# Greek mathematics

**Greek mathematicianancient Greek mathematiciansGreekmathematicianGreek mathematiciansmathematicsAncient Greekancient Greek mathematicsancient GreeksHellenistic mathematician**

Greek mathematics refers to mathematics texts written during and ideas stemming from the Classical and Hellinistic periods, extant from the 7th century BC to the 4th century AD, around the shores of the Eastern Mediterranean.wikipedia

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### Mathematics

**mathematicalmathmathematician**

Greek mathematics refers to mathematics texts written during and ideas stemming from the Classical and Hellinistic periods, extant from the 7th century BC to the 4th century AD, around the shores of the Eastern Mediterranean.

Rigorous arguments first appeared in Greek mathematics, most notably in Euclid's Elements.

### Greece

**GreekHellenic RepublicGreeks**

The earliest advanced civilizations in Greece and in Europe were the Minoan and later Mycenaean civilizations, both of which flourished during the 2nd millennium BC.

Greece is considered the cradle of Western civilisation, being the birthplace of democracy, Western philosophy, Western literature, historiography, political science, major scientific and mathematical principles, Western drama and notably the Olympic Games.

### Thales of Miletus

**ThalesThalisThales Avionics**

Historians traditionally place the beginning of Greek mathematics proper to the age of Thales of Miletus (ca.

undefined 624/623 – c. 548/545 BC) was a Greek mathematician, astronomer and pre-Socratic philosopher from Miletus in Ionia, Asia Minor.

### Euclid's Elements

**ElementsEuclid's ''ElementsEuclid**

It has been customarily said that the Pythagoreans discovered most of the material in the first two books of Euclid's Elements.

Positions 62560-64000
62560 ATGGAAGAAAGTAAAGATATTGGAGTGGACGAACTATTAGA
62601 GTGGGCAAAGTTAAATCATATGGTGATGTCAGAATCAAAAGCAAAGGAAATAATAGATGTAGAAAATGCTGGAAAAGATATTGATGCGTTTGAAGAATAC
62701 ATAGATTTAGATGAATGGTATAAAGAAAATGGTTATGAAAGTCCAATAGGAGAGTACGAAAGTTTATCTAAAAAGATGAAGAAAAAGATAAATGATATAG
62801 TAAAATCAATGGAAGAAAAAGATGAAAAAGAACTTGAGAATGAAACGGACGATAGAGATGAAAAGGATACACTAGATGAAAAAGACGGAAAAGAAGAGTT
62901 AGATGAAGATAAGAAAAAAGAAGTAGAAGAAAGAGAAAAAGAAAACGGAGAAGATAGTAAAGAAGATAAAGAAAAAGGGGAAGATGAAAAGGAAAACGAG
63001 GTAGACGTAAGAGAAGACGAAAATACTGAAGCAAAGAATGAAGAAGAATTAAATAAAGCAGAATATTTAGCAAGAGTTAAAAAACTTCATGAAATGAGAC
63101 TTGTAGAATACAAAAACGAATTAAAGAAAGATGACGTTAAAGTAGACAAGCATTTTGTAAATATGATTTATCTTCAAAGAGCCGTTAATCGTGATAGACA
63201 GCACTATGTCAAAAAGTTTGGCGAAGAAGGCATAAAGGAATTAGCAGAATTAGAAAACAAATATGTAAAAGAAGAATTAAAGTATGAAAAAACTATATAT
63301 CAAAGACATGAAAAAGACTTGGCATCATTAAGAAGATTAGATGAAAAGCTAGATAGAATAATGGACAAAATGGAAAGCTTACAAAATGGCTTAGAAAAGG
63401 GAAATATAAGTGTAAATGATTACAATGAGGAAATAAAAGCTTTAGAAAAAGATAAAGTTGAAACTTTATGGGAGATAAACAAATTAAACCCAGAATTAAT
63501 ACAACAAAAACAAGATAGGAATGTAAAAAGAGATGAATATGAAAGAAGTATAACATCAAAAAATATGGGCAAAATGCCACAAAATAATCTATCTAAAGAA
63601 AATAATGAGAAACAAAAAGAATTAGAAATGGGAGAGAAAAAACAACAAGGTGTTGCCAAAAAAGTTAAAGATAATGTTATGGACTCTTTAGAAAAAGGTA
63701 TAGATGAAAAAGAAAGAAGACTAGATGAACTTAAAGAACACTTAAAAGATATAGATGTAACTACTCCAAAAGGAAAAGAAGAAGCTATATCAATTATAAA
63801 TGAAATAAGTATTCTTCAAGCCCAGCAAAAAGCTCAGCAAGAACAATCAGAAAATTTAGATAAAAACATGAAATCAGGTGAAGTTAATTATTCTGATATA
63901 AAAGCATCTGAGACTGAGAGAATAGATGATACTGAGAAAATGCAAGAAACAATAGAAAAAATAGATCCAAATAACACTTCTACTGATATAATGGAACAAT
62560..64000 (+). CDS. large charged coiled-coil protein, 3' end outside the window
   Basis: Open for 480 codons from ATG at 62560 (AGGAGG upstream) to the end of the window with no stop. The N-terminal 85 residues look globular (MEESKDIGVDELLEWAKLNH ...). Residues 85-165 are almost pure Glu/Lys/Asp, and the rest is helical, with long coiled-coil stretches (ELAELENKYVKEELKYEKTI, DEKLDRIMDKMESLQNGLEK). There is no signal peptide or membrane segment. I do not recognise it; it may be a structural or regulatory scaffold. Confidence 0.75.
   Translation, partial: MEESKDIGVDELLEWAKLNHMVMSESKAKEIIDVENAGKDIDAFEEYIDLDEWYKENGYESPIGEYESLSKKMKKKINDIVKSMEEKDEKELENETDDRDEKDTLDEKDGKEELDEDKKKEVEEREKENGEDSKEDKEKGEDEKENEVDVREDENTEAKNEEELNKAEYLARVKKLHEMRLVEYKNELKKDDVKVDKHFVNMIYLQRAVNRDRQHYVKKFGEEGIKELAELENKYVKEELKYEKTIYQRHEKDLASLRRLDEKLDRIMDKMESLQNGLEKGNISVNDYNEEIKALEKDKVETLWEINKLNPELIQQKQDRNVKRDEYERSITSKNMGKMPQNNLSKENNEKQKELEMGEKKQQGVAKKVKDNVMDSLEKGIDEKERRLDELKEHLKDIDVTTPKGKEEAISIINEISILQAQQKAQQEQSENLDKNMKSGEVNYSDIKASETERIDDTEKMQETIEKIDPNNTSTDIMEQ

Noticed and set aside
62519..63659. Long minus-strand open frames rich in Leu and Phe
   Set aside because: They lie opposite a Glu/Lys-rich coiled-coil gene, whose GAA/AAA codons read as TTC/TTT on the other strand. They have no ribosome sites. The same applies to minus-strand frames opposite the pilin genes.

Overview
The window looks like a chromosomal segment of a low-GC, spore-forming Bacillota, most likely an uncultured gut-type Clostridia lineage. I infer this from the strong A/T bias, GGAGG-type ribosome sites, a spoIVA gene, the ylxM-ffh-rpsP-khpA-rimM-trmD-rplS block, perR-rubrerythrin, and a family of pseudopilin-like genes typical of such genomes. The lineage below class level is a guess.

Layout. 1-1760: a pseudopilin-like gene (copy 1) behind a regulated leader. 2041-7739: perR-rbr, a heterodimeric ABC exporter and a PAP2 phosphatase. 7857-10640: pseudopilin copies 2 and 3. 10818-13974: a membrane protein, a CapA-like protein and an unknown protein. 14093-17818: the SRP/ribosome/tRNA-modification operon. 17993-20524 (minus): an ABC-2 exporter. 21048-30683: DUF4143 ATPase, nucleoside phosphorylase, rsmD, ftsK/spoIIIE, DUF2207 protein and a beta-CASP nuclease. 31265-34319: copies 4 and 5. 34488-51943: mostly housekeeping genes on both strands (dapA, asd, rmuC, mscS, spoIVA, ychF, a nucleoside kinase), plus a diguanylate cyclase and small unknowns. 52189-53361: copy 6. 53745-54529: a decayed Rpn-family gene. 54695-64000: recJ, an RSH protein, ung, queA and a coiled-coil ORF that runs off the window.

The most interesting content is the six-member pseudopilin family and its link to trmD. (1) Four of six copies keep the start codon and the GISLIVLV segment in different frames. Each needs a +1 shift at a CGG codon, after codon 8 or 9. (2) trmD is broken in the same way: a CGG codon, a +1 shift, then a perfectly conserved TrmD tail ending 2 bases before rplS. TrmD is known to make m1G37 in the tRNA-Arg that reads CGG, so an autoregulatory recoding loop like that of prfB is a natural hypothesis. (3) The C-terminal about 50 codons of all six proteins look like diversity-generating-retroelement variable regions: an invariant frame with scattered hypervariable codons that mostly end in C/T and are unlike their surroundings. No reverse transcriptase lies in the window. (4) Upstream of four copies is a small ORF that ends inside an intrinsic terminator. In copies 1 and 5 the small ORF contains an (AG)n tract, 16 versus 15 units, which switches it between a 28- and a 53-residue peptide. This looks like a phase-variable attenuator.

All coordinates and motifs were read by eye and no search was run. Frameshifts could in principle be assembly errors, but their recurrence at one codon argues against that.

The Elements ( Stoicheia) is a mathematical treatise consisting of 13 books attributed to the ancient Greek mathematician Euclid in Alexandria, Ptolemaic Egypt c. 300 BC.

### Euclid

**Euclid of AlexandriaEuklidGreek Mathematician**

It has been customarily said that the Pythagoreans discovered most of the material in the first two books of Euclid's Elements.

Euclid ( – Eukleídēs, ; fl. 300 BC), sometimes called Euclid of Alexandria to distinguish him from Euclid of Megara, was a Greek mathematician, often referred to as the "founder of geometry" or the "father of geometry".

### Geometry

**geometricgeometricalgeometries**

Thales is supposed to have used geometry to solve problems such as calculating the height of pyramids based on the length of shadows, and the distance of ships from the shore.

Geometry began to see elements of formal mathematical science emerging in Greek mathematics as early as the 6th century BC.

### Hellenistic period

**HellenisticHellenistic eraHellenistic Age**

Greek mathematics refers to mathematics texts written during and ideas stemming from the Classical and Hellinistic periods, extant from the 7th century BC to the 4th century AD, around the shores of the Eastern Mediterranean.

During the Hellenistic period Greek cultural influence and power reached the peak of its geographical expansion, being dominant in the Mediterranean World and most of West and Central Asia, even in parts of the Indian subcontinent, experiencing prosperity and progress in the arts, exploration, literature, theatre, architecture, music, mathematics, philosophy, and science.

### Irrational number

**irrationalirrational numbersirrationality**

They are credited with numerous mathematical advances, such as the discovery of irrational numbers.

Greek mathematicians termed this ratio of incommensurable magnitudes alogos, or inexpressible.

### Archimedes

**Archimedes of SyracuseArchimedeanArchimedes Heat Ray**

Archimedes was able to use infinitesimals in a way that is similar to modern integral calculus.

287) was a Greek mathematician, physicist, engineer, inventor, and astronomer.

### Babylonia

**BabyloniansBabylonianBabylonian Empire**

Though no direct evidence is available, it is generally thought that the neighboring Babylonian and Egyptian civilizations had an influence on the younger Greek tradition.

Neo-Babylonian astronomy can thus be considered the direct predecessor of much of ancient Greek mathematics and astronomy, which in turn is the historical predecessor of the European (Western) scientific revolution.